Donald Trump launched his presidential campaign last year by targeting the Mexican government, which he accused of intentionally sending murderers and rapists to the United States. Since then, he has continued to launch attacks, claiming that he will force Mexico to pay for a border wall with the United States and claiming that an American judge’s Mexican heritage prevents him from fairly adjudicating a lawsuit against one of Trump’s businesses.
Against that backdrop of recent history, Trump will sit down with Mexican President Enrique Peña Nieto on Wednesday. But what does either side stand to gain from it?
Despite their geographic proximity, Mexico and the United States have a political relationship that could be better described as “complex” rather than “close.” Mexico prizes its independent approach to international relations, and has historically diverged from the United States on counternarcotics and trade policies, among others.
But beneath this story lies another: The neighboring countries have steadily increased their security cooperation in recent years, while their economies have become tightly interwoven.
Like the political relationship between the two, Mexican views of the United States are also complicated. Since 2013, Chatham House has been running a research project examining how elites in different regions of the world view the United States. For the last 18 months I have been collecting and analyzing views from Latin American elites. The results of the project will be published next week.
This research found that members of Mexico’s elite are acutely aware of the history of American intervention in Mexico. They also tend to take a dim view of American policies on drugs and guns, blaming them for contributing to the wave of violence perpetrated by powerful criminal organizations since 2006.
But at the same time, there is a deep sense of familiarity between the two countries. Mexicans tend to be well acquainted with American politics and culture. Those who talked to me as part of our research often spoke of the United States in familial tones. Their frustrations with American policy were generally couched in terms of disappointment and frustration rather than fear or contempt.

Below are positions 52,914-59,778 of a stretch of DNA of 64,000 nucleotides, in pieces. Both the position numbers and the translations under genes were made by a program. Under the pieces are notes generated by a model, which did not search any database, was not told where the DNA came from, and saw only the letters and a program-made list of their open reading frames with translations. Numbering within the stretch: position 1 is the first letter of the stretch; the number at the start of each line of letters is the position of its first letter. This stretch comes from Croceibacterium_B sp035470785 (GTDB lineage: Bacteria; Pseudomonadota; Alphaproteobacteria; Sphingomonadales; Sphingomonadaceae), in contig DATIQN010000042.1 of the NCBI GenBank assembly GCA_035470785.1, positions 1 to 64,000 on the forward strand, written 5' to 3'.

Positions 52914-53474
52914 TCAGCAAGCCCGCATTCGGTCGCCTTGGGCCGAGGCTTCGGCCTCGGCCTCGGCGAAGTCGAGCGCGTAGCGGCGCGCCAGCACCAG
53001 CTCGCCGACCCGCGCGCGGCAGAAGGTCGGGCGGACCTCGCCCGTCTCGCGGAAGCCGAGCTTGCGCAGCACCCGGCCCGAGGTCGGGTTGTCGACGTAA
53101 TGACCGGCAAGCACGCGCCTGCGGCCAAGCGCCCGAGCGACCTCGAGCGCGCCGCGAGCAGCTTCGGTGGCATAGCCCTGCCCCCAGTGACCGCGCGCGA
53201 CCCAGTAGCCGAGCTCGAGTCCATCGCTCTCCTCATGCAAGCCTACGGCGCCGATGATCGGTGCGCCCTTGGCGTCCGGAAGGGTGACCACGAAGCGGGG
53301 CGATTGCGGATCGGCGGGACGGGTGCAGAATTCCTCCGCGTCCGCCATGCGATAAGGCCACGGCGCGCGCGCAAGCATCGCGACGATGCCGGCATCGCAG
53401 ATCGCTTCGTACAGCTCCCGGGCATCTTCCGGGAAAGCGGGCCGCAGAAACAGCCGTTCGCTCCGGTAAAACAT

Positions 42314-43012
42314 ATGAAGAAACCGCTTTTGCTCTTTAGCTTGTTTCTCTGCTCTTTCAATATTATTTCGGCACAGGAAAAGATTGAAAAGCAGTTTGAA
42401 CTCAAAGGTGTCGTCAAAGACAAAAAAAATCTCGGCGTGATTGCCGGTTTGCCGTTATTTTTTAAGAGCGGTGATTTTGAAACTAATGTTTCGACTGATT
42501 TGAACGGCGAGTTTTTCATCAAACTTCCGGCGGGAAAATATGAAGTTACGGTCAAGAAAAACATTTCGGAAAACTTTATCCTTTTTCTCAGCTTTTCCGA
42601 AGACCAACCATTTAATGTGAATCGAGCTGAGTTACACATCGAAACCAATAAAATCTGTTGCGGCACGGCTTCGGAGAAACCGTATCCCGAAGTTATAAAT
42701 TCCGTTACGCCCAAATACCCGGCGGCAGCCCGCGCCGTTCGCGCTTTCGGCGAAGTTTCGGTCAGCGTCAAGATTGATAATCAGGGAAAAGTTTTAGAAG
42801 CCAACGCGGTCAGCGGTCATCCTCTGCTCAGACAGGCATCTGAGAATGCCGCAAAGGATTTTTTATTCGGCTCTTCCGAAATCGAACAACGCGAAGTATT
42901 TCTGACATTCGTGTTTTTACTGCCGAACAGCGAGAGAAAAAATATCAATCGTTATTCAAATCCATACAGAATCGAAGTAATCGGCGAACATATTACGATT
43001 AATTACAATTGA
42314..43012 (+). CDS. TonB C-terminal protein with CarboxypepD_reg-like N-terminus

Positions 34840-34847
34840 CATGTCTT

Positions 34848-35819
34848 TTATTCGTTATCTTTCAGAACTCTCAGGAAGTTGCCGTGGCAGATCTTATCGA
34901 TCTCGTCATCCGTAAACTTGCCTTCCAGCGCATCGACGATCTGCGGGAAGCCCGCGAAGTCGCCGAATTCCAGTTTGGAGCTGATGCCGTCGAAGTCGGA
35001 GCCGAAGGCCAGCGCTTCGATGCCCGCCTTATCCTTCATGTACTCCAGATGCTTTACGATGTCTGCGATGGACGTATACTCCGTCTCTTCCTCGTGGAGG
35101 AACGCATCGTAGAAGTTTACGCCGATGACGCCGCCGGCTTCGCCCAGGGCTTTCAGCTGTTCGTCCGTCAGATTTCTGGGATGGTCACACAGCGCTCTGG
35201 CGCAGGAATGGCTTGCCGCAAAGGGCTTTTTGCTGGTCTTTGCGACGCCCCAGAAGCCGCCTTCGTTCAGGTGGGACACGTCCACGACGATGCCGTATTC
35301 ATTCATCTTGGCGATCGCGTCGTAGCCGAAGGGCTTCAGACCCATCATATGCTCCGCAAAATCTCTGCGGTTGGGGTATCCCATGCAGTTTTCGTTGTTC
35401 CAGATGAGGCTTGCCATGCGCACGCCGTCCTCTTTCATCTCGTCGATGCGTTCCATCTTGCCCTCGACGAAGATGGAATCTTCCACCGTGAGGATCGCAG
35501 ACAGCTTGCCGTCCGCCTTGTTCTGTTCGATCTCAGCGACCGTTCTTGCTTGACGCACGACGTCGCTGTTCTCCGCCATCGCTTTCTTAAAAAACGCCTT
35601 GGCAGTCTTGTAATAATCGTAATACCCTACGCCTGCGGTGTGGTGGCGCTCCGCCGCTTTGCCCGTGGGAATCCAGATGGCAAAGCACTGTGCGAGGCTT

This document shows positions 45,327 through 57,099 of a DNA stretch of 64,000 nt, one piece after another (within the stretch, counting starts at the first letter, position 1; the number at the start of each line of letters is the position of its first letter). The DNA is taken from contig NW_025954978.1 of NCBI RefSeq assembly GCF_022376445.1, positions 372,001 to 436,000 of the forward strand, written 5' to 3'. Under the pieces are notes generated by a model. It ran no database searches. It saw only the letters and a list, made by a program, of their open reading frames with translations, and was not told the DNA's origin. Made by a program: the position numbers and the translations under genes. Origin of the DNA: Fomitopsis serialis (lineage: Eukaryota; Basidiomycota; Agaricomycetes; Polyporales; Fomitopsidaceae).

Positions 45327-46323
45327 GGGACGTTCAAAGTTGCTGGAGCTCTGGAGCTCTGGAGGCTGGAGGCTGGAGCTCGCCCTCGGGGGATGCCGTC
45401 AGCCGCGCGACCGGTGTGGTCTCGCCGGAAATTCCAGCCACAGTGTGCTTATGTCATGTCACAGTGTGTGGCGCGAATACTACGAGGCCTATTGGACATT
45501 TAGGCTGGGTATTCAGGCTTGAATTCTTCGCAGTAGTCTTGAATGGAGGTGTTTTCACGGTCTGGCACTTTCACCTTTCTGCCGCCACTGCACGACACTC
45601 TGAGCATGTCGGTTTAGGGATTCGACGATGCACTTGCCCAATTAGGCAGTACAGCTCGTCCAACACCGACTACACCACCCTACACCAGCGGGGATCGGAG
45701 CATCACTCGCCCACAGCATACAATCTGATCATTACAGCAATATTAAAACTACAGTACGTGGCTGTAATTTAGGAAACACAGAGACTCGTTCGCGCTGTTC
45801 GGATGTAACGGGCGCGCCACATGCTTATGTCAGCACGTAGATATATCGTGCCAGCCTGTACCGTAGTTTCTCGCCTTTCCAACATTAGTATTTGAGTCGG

So the relationship, while far from perfect, is quite good for Americans and Mexicans alike. And both countries need it to remain so, because a political rift could easily affect the pair’s economic relationship and security cooperation, with unpredictable but almost certainly negative ramifications.
Donald Trump’s approach to Mexico has struck at the positive aspects of that perception while reinforcing the negative. Whether or not his promise to build a wall on the border is ever fulfilled, his starkly zero-sum view of the relationship between the two reinforces perceptions of the United States as deeply uninterested in collaboration or the mutual benefits that might come with it: for example Mexico’s recently renewed willingness to extradite major drug trafficking figures to the United States, ensuring they’re more fully removed from operational control of their organizations.
Unfortunately, to a large extent, the damage has already been done. For someone to get so far in American politics by describing Mexico and Mexicans in uniformly negative terms will reverberate through bilateral relations for years. Even if Hillary Clinton wins, anti-Mexican sentiment in the United States is unlikely to diminish, and Mexico has now seen just how extensive that sentiment is.
So, in bringing Trump to Mexico City, Peña Nieto is walking a fine line. His handling of domestic security issues and the emergence of various personal scandals, along with generally sluggish economic growth, have endangered his party’s chances in the 2018 election. Like all Mexican presidents, he is limited to just one term, but being able to hand power to another leader from the same party will go a long way to securing his political legacy.
So why is he doing it? Taken at face value, this is an opportunity for Peña Nieto to turn the page on his troubles. Trump is wildly unpopular in Mexico. Visibly taking a hard line with him might boost the Mexican President’s popularity.
Meanwhile, Trump may be counting on a frosty reception from the Mexican government to argue to skeptical voters back home that his hard-line approach is justified, or that his business negotiating tactics are applicable to international relations. That is a high-risk approach, to put it mildly, but it is not entirely out of the question that such a gamble could reinforce his appeal to at least some parts of the electorate.
Peña Nieto’s team has likely made the calculation that Hillary Clinton is a safe bet in November. But even if that’s right, he may still be perceived as having tried to intervene in an (already complicated and unpredictable) US election. So while both Peña Nieto and Trump might reap transient political benefits from their brief summit, it will only further complicate Mexican/US dealings in the longer term.
Jacob Parakilas is the assistant project director for the U.S. Project at Chatham House in London. The views expressed in this commentary are solely those of the authors.